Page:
Sleep has been identified as a state that optimizes the consolidation of newly acquired information in memory, depending on the specific conditions of learning and the timing of sleep. Consolidation during sleep promotes both quantitative and qualitative changes of memory representations. Through specific patterns of neuromodulatory activity and electric field potential oscillations, slow-wave sleep (SWS) and rapid eye movement ( REM) sleep support system consolidation and synaptic consolidation, respectively. During SWS, slow oscillations, spindles and ripples-at minimum cholinergic activity-coordinate the re-activation and redistribution of hippocampus-dependent memories to neocortical sites, whereas during REM sleep, local increases in plasticity-related immediate-early gene activity-at high cholinergic and theta activity-might favour the subsequent synaptic consolidation of memories in the cortex.
The availability of neuroimaging technology has spurred a marked increase in the human cognitive neuroscience literature, including the study of cognitive ageing. Although there is a growing consensus that the ageing brain retains considerable plasticity of function, currently measured primarily by means of functional MRI, it is less clear how age differences in brain activity relate to cognitive performance. The field is also hampered by the complexity of the ageing process itself and the large number of factors that are influenced by age. In this Review, current trends and unresolved issues in the cognitive neuroscience of ageing are discussed.
Feelings are mental experiences of body states. They signify physiological need (for example, hunger), tissue injury (for example, pain), optimal function (for example, well-being), threats to the organism (for example, fear or anger) or specific social interactions (for example, compassion, gratitude or love). Feelings constitute a crucial component of the mechanisms of life regulation, from simple to complex. Their neural substrates can be found at all levels of the nervous system, from individual neurons to subcortical nuclei and cortical regions.
Inter-individual variability in perception, thought and action is frequently treated as a source of 'noise' in scientific investigations of the neural mechanisms that underlie these processes, and discarded by averaging data from a group of participants. However, recent MRI studies in the human brain show that inter-individual variability in a wide range of basic and higher cognitive functions - including perception, motor control, memory, aspects of consciousness and the ability to introspect - can be predicted from the local structure of grey and white matter as assessed by voxel-based morphometry or diffusion tensor imaging. We propose that inter-individual differences can be used as a source of information to link human behaviour and cognition to brain anatomy.
A clear majority of patients with chronic pain are women; however, it has been surprisingly difficult to determine whether this sex bias corresponds to actual sex differences in pain sensitivity. A survey of the currently available epidemiological and laboratory data indicates that the evidence for clinical and experimental sex differences in pain is overwhelming. Various explanations for this phenomenon have been given, ranging from experiential and sociocultural differences in pain experience between men and women to hormonally and genetically driven sex differences in brain neurochemistry.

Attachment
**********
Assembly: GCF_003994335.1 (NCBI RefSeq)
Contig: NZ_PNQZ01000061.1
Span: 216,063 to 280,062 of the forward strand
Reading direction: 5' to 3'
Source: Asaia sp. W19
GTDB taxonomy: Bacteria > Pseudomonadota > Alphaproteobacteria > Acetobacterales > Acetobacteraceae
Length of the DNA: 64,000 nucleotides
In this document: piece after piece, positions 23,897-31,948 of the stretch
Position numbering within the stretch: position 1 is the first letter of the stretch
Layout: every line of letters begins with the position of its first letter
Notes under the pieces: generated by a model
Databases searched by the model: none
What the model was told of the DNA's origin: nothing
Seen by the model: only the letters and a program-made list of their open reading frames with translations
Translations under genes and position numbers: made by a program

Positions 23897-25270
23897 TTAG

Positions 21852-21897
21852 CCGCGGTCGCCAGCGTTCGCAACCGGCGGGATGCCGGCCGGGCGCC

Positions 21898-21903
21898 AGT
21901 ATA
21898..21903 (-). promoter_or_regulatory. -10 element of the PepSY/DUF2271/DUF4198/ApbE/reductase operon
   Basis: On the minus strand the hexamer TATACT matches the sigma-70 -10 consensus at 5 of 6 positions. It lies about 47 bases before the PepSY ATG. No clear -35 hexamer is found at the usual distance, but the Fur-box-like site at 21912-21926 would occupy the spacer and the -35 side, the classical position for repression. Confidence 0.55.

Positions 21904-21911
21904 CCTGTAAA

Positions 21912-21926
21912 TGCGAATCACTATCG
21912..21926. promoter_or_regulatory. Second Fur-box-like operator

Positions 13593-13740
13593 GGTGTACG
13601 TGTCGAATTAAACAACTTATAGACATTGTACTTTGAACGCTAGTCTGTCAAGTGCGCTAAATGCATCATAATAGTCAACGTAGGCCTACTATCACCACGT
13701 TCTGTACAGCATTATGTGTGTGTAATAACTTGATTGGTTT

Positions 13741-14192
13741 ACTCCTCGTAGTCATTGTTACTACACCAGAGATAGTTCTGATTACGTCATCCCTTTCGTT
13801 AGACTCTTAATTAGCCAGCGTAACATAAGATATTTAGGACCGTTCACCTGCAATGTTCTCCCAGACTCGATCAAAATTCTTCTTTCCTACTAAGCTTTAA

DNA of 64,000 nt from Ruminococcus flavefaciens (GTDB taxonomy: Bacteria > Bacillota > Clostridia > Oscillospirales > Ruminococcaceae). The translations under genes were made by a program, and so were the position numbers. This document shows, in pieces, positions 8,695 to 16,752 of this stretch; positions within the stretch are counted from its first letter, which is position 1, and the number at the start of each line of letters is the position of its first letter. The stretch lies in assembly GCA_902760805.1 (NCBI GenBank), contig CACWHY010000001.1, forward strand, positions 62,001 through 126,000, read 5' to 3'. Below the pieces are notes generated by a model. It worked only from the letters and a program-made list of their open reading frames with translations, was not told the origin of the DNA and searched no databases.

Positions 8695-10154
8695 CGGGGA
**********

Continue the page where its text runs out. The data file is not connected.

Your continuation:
Human brain development occurs within a socioeconomic context and childhood socioeconomic status (SES) influences neural development particularly of the systems that subserve language and executive function. Research in humans and in animal models has implicated prenatal factors, parent-child interactions and cognitive stimulation in the home environment in the effects of SES on neural development. These findings provide a unique opportunity for understanding how environmental factors can lead to individual differences in brain development, and for improving the programmes and policies that are designed to alleviate SES-related disparities in mental health and academic achievement.
Speech production has been studied predominantly from within two traditions, psycholinguistics and motor control. These traditions have rarely interacted, and the resulting chasm between these approaches seems to reflect a level of analysis difference: whereas motor control is concerned with lower-level articulatory control, psycholinguistics focuses on higher-level linguistic processing. However, closer examination of both approaches reveals a substantial convergence of ideas. The goal of this article is to integrate psycholinguistic and motor control approaches to speech production. The result of this synthesis is a neuroanatomically grounded, hierarchical state feedback control model of speech production.
The impact of stress on brain function is increasingly recognized. Various substances are released in response to stress and can influence distinct neuronal circuits, but the functional advantages of having such a diversity of stress mediators remain unclear. Individual neurotransmitter, neuropeptide and steroid stress mediators have specific spatial and temporal niches, but these niches also overlap. In addition, the effects of individual mediators on neuronal function and plasticity are integrated, and emerging evidence suggests that there is crosstalk between them. Together, this results in the stress instruments producing an orchestrated 'symphony' that enables fine-tuned responses to diverse challenges.